My thoughts come back to the handful of soil and recall that my bare chested, bare footed ancestors wold have walked over this soil with almost a bare stomach, but always  reciting the Vedic verses which invokes universal love and affection, sympathy for the suffering and support for the falling. Their ashes would have mingled with this soil and  it still moist with their tears and sweat. The smell of sacred ash and saffron is still fresh in the handful of material I have.
“Forget the past; live in the present” I read every where  But how?
How do I forget my Hyderabad house, “Anantha Jyothy”, the cradle of our dreams and witness of our growth and disaster,  within the four walls of which my children learned to  crawl, struggled to get up and walk and stood proudly  on their tiny legs? How I am to forget that soil, which is the same as the one I have in my hand, which nourished our family and also absorbed the ashes of my dear and near?
How am I forget the soil of Baltimore or  Florida, which is the same as the one in my hand, which gave wings to my  artistic aspiration , dormant for fifty years and made me to write stories, one of which stirred a good soul so intensely  that he, poured his heart,in the following lines:
“At least in one of my future births I would like to be your student, your sibling, your whatever, in whatever manner I would like to be associated with you, may be a doormat in your house…
I salute you Sir, endaro mahanubavulu, andariki vandanamulu…
You have given me immense happiness today. Thank you from the pits of my heart”
It is worthwhile to spend a life time to give immense happiness to a soul, even for a moment.
The hands pulling the chariot here, are exclusively mine but a huge elephant, embodiment of wisdom and virtues, pushes from the back always and if my mind goes into hibernation and  hands become too weak, the great pachyderm  comes to the front, pulls the chariot and carry me on its head too.
Ebullient  by emotional  propelling, I stand before the sanctum and sing the first stanza from my own composition ¨ Namai nithyam Navaneetha Krishnam”.
“NANDADMAJAM NITHYAKISORA ROOPAM,
VRINDVANARADITHA VENUGANAM,
ANANTHA,MAANANDA MAHAASAMUDRAM,
NAMAMI NITHYAM NAVANEETHA KRISHNAM”.
Immersed in the enchanting beauty of the ”  ANANTHA,MAANANDA MAHAASAMUDRAM”,  I then, sing from the immortal ‘Mukunda mala” of Kulasekhra Perumal;
‘Naham vandhe thava charnayor, dwantha madwantha hetho,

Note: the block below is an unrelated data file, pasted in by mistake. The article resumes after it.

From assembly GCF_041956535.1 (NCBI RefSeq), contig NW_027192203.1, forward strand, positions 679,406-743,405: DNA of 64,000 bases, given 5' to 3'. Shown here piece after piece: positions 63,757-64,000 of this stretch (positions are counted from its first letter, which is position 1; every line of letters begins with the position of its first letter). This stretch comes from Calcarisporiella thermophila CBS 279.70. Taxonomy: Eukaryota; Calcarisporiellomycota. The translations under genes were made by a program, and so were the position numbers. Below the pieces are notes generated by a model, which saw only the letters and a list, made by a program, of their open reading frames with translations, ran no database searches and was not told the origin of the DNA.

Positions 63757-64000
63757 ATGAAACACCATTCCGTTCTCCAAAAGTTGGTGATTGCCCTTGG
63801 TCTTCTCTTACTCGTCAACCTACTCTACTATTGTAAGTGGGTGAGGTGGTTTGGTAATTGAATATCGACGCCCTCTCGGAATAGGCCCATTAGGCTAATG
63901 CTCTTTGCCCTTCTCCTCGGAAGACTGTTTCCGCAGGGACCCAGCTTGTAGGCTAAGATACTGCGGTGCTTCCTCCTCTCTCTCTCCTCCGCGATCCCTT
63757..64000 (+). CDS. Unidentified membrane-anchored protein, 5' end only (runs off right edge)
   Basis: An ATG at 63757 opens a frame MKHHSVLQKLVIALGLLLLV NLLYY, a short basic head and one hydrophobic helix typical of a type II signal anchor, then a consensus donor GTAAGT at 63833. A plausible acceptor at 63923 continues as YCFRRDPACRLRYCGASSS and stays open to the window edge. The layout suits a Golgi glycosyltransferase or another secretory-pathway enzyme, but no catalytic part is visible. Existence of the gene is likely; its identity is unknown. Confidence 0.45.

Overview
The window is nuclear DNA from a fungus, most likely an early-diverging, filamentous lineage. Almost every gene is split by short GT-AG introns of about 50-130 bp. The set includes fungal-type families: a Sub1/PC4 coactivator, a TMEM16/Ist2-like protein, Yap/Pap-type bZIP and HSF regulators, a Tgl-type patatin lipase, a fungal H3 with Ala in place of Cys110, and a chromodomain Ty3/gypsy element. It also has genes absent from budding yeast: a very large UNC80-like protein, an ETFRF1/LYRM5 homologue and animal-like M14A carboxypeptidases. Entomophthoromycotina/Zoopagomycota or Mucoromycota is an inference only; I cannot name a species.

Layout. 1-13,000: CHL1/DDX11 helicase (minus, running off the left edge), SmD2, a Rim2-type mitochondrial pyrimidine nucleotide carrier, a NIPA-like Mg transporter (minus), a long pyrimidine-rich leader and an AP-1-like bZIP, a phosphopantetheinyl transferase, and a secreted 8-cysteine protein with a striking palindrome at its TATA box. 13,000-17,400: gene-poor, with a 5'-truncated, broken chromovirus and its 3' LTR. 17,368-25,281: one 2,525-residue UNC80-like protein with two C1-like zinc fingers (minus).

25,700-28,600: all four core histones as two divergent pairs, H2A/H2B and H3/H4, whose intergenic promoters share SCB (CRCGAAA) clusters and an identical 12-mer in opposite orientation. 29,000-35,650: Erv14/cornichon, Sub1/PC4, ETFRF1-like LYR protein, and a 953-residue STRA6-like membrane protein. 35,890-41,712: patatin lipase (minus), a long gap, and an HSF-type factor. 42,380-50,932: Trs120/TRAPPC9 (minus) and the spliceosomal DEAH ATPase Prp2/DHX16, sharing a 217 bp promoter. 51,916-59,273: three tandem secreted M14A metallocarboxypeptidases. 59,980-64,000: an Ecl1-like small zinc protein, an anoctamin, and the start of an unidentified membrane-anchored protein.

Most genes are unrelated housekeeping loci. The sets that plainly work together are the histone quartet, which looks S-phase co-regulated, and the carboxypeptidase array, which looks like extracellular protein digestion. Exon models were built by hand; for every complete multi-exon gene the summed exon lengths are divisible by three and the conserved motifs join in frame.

Kumbheepakam gurumapihare,tharakam napanethum.
Ramya rama mriduthanulatha nanthane napirandhum
Bhave, bhave, hridaya bhavane, bhavayeyam bhavantham”
Bhave, bhave hridaya bhavane bhavayeyam Bhavantham¨
The Ánantha Jyothy always shines in my heart, then how does it matter whether I am in Perinkulam or Baltimore?
Slowly, my mind dissolves into a big pool of divine compassion and grace and in that ¨Perinkulam´, floats on a lotus leaf, a lovely baby, holding his lotus-like leg with his lotus-like hand towards his lotus-like mouth, while I continue with my thapas  for the birth of one more  lotus bud to be placed at  that Divine graciousness.
Can I have your passport, Perinkulam?’  asks the official in the  check -in counter.
I hand him over the document without any hesitation.
Hyderabad,
April, 18  2009

24 thoughts on “Perinkulam

  1. I was was fortunate to visit Perinkulam during March 2009 for the Ratholsavam.
    Our family came to South Perinkulam when I was 10 years old and lived there for 10 years before moving to Chennai and Abu Dhabi. Perinkulam is enchanting and I intend to settle down there after my retirement.
    Your travelogue is fine. It would have been fine even if it was not about Perinkulam but about any other place.
    Thanks
    Kasi viswanathan

  2. Well composed, sir! It’s amazing to know the depth of nostalgia that the place evokes in a person not born, not grown-up and not lived there. Imagine how lots of villagers settled in claustrophobic Mumbai will be feeling.
    Please send me your mail id and try and explain your identity. From the article, I am able to figure out you as a person belonging to “Aanayaam”, for the vacant land where the car shed is presently located is the Aanayaathu Thodi. I have with me a piece that I had composed on the life and times in the village in the 50’s and 60’s which may be of interest to you.
    Still, a little more identity revelation will help. For your information, I am the 3rd son of Ambi Mama of “Undikarallaam”, the house at the centre of the left row in the double street.
    Regards
    MVC

  3. For your information, my mail id is:
    [email protected]
    Regards
    M.V.CHANDRAN

  4. Dear Sri Siva
    That was absolutely wonderful! I wish I could write with such facility and fluidity. I admire you and will try to emulate you when my time comes, i.e after retirement. You have made Perinkulam immortal. Incidentally there is a family here (Dar es Salaam) from Perinkualm.
    Regards
    Ramani

  5. Dear Siva,
    I knew you as an ardent lover of Malayalam, but your capacity to write so beautifully and touchingly, i was not knowing. I am happy to know about my native village, Perinkulam. I expect an article about your present abode, Hyderabad, also in the same style.
    Moorthy.

  6. Dad,
    Nice article.The same question has occurred to me multiple times. Here (in the US), the last name usually overshadows the first. Quite a few people (including North Indians) find it extremely hard to pronounce “Perinkulam”. That added with an equally enigmatic first name makes a good conversation starter. After a few desperate attempts at trying to read my name, the conversation ends up being something like this.
    “Mr.At…chu…thann…Perrr..in..que..lam..Do you have a nickname?”…and I say..”No. I just go by Atchuth. And the first T is silent”. Eventually they get it right. Maybe you should write an article on how you ended up giving me such a complex name 🙂